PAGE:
Rod Kafer has launched an extraordinary critique of Rugby Australia boss Raelene Castle, calling for a major overhaul of the governing body’s management in the face of a $120 million crisis.
Three quarters of Rugby Australia's staff will be stood down for the next three months and the remainder retained on drastically reduced salaries as the code braces for a potential $120 million hit from the COVID-19 pandemic.
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RA chief executive Castle announced what was described as “the toughest decision in the game's history” on Tuesday after meeting with Rugby Union Players' Association (RUPA) boss Justin Harrison.
New Zealand Rugby staff haven't taken the same hit as their Australian counterparts, agreeing to a 20 per cent pay cut across the board.
“When the CEO comes out and says we’re looking down a $120 million hole — how did we find ourselves in that position?” former Wallaby Kafer said on Fox Sports News on Wednesday.
“How does a board allow the game to get into that position? We know rugby was sick a long time before the coronavirus came along. Rugby has been sick for years.
“People have been calling for change and it hasn’t occurred. And yet the same people who have taken it off the cliff are still there, still employed.”
Castle, who will take a 50 per cent pay cut, said she'll ensure staff stood down would have access to “whatever government support is available” and that talks with RUPA were ongoing to reach an “appropriate” agreement on player salary reductions.
Harrison said RUPA had been waiting three weeks to see detailed financial information he hoped would be presented in the near future to expedite the process.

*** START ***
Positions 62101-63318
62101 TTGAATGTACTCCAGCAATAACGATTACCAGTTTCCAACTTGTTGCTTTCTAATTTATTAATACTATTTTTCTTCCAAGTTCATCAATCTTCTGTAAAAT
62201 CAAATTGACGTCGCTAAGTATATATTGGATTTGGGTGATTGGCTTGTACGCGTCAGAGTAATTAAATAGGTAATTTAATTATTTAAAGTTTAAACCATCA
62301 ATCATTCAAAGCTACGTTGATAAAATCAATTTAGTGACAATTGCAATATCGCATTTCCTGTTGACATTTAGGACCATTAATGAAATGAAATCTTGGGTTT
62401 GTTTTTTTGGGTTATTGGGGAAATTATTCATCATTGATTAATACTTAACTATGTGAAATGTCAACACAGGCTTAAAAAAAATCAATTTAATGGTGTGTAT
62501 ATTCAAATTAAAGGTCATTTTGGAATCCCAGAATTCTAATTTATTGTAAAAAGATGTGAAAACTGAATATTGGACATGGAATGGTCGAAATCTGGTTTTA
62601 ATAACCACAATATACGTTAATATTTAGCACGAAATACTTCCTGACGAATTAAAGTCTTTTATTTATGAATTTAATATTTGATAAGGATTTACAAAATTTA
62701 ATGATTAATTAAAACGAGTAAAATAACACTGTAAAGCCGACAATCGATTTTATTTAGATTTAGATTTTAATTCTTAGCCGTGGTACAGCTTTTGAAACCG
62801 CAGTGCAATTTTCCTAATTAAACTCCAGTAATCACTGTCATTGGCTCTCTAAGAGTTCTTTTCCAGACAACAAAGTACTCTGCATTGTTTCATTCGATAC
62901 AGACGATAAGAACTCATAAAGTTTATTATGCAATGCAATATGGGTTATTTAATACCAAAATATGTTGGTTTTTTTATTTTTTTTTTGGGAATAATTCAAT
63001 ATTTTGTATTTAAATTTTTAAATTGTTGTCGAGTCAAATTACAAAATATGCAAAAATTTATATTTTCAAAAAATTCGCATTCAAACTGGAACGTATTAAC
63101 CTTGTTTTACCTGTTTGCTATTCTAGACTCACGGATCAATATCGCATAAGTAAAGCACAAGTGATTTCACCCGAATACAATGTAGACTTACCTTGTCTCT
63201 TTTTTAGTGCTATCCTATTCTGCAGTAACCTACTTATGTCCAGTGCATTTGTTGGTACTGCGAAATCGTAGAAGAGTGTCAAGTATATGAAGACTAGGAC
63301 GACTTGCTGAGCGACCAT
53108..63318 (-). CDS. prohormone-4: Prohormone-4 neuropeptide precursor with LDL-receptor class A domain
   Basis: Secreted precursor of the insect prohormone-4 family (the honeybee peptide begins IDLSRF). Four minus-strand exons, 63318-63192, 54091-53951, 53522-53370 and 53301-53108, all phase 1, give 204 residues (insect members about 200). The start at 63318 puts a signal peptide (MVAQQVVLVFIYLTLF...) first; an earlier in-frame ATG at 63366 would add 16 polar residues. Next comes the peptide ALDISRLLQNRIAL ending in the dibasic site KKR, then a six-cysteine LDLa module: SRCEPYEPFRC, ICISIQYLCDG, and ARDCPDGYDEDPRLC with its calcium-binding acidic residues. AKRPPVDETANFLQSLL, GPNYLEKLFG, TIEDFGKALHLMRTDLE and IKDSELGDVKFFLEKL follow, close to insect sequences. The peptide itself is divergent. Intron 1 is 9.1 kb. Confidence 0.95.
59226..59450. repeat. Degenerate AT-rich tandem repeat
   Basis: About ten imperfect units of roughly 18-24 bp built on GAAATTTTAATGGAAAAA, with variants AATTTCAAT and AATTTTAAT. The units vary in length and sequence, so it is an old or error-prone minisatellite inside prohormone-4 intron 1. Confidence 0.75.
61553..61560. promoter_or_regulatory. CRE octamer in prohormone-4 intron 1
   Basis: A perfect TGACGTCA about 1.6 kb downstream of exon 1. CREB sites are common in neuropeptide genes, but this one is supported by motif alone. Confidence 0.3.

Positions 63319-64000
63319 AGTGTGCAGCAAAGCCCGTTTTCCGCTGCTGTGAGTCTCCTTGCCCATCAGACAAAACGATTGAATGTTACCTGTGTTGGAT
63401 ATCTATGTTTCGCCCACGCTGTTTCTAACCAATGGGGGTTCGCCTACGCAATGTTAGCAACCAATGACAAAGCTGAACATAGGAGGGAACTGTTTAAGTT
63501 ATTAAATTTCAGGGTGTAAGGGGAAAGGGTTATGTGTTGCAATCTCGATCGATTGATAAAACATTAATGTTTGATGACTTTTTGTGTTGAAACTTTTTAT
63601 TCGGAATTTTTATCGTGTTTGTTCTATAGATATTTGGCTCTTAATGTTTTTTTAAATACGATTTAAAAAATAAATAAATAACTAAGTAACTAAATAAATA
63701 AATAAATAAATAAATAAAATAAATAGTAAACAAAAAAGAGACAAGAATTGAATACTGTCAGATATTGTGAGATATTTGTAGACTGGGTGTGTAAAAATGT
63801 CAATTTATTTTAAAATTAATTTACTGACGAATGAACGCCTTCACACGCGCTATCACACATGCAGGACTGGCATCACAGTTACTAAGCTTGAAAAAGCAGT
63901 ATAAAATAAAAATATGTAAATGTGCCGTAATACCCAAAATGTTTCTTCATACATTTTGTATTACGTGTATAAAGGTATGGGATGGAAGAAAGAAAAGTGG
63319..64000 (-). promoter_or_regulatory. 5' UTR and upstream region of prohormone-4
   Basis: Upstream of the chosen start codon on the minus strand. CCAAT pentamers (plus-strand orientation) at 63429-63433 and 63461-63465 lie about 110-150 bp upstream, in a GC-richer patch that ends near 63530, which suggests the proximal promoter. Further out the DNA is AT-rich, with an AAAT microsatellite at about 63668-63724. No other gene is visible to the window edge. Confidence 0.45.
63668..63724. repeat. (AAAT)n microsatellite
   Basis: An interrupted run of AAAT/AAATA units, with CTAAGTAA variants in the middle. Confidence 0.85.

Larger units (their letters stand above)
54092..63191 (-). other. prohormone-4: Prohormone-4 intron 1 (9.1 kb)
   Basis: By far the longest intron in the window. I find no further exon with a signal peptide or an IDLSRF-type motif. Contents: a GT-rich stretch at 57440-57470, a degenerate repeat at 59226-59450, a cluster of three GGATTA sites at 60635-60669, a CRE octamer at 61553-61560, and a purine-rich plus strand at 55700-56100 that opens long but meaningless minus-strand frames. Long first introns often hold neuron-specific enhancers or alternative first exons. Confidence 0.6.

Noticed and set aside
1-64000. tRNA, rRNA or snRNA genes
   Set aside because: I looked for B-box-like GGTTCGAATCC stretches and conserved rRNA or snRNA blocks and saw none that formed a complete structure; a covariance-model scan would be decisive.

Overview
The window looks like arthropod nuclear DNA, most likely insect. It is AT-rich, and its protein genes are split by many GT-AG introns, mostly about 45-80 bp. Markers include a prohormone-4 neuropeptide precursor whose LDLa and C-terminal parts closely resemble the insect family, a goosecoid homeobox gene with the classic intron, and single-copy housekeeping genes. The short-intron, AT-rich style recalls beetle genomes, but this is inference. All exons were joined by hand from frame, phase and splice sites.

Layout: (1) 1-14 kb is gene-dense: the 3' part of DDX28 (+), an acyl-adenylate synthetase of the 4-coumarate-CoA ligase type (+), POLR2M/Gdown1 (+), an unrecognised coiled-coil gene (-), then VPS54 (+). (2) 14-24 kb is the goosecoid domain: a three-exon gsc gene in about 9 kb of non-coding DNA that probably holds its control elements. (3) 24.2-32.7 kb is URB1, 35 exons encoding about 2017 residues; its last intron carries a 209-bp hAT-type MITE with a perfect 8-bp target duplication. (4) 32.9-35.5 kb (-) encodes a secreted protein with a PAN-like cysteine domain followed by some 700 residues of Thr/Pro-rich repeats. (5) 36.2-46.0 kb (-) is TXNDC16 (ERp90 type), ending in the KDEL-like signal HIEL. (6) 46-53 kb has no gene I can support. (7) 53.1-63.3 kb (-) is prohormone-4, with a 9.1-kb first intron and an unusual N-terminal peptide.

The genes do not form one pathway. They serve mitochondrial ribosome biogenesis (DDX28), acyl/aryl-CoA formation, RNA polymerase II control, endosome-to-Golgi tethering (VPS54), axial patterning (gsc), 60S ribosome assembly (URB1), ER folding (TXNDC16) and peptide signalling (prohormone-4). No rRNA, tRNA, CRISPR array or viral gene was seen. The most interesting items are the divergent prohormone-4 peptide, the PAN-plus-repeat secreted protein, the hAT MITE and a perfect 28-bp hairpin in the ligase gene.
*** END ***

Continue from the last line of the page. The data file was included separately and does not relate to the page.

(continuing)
Kafer, who played 12 Tests for Australia before moving into the media and working for RA in elite coaching development, said Castle should be taking a bigger pay cut.
“She’s gone down to $400,000 a year — more than 95 per cent of all players in the game with her salary sacrifice,” Kafer said. “I mean, something’s wrong.”
“Taking the game to the point of insolvency is what this management team and board have done.
“It is time for drastic change. The rugby community, the players, everybody who has sat around and watched this train smash over the last few years and has called for change — now is the time to demand change.”
About 100 Rugby Australia staff stood down
About 100 of the estimated 140-strong RA workforce have been stood down from Wednesday until May 1, when they would return if Super Rugby resumes and July's Test program against Ireland and Fiji is given the green light.
Australia's Super Rugby clubs in Canberra, Brisbane, Sydney and Melbourne hope to lean on the government's recently-announced JobKeeper scheme or any other available benefits as they scale back their operational costs and staff levels in a similar manner.
Castle said additional help from World Rugby and individual state governments would also ensure grassroots rugby could continue once it is safe to return to the field.
“Today we have had to deliver the hardest news imaginable to our incredible, hard-working and passionate staff, that many of them will be stood down for a three-month period so that the game can survive this unprecedented crisis,” she said.
“We could lose up to $120 million in revenue should it not be possible for any rugby to be played in 2020.
“Of course, that is the worst case scenario, and we are very hopeful that we can recommence the Super Rugby season and domestic Wallabies Test matches at some point this year.
“The measures we will implement from April 1, although extremely painful, are necessary to ensure the sport remains financially viable and to ensure that we are able to come out the other side of this global crisis, fully-operational and ready to throw everything into the rebuild.”
The announcement comes a day after RA reported a provisional loss of $9.4 million in 2019 and hours after USA Rugby confirmed it will file for bankruptcy.
RA had last Friday announced a makeshift five-team domestic competition featuring a Western Australian outfit to fill the void when international travel ended normal Super Rugby fixtures.
That was swiftly postponed until at least May 1, with a think tank now set to be formed to assess what professional rugby may look like in Australia in the short and long-term future.